Saturday, January 19

Over The Counter

It's that time of year again and I'm fighting off a headcold, so I thought I'd share some of the things I've learned over the years about the differences in over-the-counter medications.

Recently at work everyone has been having a debate on which brand of over-the-counter pain reliever works best. Some people just use one type of medication no matter what ails them. It's also habit for people to ask for brand names like Tylenol rather than just asking for a pain reliever. But each type of medication has its own benefits, and drawbacks as well.

And some, when combined, have increased effectiveness. For instance, when treating kids, a combination of children's Tylenol and children's Motrin works fastest for reducing a high fever. Never use Aspirin to treat children! It has been linked to Reye's Syndrome.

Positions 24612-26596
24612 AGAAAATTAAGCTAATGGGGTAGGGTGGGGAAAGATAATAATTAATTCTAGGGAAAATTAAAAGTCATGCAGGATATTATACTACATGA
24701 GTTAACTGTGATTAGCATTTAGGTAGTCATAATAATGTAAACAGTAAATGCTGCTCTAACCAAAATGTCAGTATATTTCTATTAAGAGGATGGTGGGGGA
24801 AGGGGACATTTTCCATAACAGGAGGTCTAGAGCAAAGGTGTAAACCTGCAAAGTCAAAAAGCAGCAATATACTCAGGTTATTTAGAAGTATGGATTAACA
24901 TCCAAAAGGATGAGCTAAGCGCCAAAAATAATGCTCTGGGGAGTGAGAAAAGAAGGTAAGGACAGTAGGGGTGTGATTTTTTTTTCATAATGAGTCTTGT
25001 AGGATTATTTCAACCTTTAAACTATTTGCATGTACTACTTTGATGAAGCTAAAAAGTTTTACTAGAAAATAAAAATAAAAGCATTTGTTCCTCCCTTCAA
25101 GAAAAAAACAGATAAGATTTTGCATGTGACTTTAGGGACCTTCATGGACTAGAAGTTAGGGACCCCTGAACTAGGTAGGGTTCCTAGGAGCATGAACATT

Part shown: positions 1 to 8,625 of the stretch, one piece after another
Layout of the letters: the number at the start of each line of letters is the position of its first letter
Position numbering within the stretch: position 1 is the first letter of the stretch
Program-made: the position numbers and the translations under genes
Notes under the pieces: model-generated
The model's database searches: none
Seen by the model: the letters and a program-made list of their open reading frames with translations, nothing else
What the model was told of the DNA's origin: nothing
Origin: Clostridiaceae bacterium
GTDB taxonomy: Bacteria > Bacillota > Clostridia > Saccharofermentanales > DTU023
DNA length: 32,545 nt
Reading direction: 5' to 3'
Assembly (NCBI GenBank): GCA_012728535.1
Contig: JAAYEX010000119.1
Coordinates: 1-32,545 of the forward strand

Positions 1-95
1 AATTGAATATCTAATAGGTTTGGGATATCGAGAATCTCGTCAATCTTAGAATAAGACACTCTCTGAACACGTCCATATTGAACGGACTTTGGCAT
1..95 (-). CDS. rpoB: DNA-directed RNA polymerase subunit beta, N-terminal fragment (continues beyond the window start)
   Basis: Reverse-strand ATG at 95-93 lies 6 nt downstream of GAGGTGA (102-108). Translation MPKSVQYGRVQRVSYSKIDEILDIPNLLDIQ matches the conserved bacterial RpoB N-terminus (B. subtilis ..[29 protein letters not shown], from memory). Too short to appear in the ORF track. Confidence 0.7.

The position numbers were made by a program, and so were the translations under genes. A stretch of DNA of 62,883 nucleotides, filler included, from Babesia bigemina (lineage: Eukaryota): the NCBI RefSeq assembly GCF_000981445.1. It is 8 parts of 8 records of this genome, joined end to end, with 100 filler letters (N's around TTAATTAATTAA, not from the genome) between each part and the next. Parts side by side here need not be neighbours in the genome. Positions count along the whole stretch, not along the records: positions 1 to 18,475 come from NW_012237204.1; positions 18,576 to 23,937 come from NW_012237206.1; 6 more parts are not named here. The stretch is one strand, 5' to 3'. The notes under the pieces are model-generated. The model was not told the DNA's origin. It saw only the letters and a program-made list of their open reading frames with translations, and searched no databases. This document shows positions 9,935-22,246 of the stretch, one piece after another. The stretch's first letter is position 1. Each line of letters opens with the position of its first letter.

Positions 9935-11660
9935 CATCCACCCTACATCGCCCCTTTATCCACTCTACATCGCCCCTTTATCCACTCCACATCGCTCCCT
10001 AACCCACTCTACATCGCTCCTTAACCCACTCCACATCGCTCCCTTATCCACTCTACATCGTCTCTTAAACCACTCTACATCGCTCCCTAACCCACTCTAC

The differences between over the counter pain relievers

Aspirin essentially enters the bloodstream and looks for prostaglandins. This is the substance that concentrates in an area where we feel pain. It diminishes the amount of prostaglandins therefore alleviating the pain. Aspirin is the best answer for headaches and minor body aches because it goes directly to the source of the pain to relieve it.

One of the side effects of Aspirin is that it is also an anticoagulant, basically a 'blood-thinner', which is why it is recommended if someone thinks they're having a heart attack. It thins the blood pumping through the heart that may have been stopped by blockage. It is not recommended for anyone who already has a blood clotting disorder or for people healing after surgery because it is an anticoagulant and stops the clotting process - for example, if you cut your finger after taking Aspirin it will take longer to stop bleeding because the blood won't clot. It is not recommended after medical or dental surgery.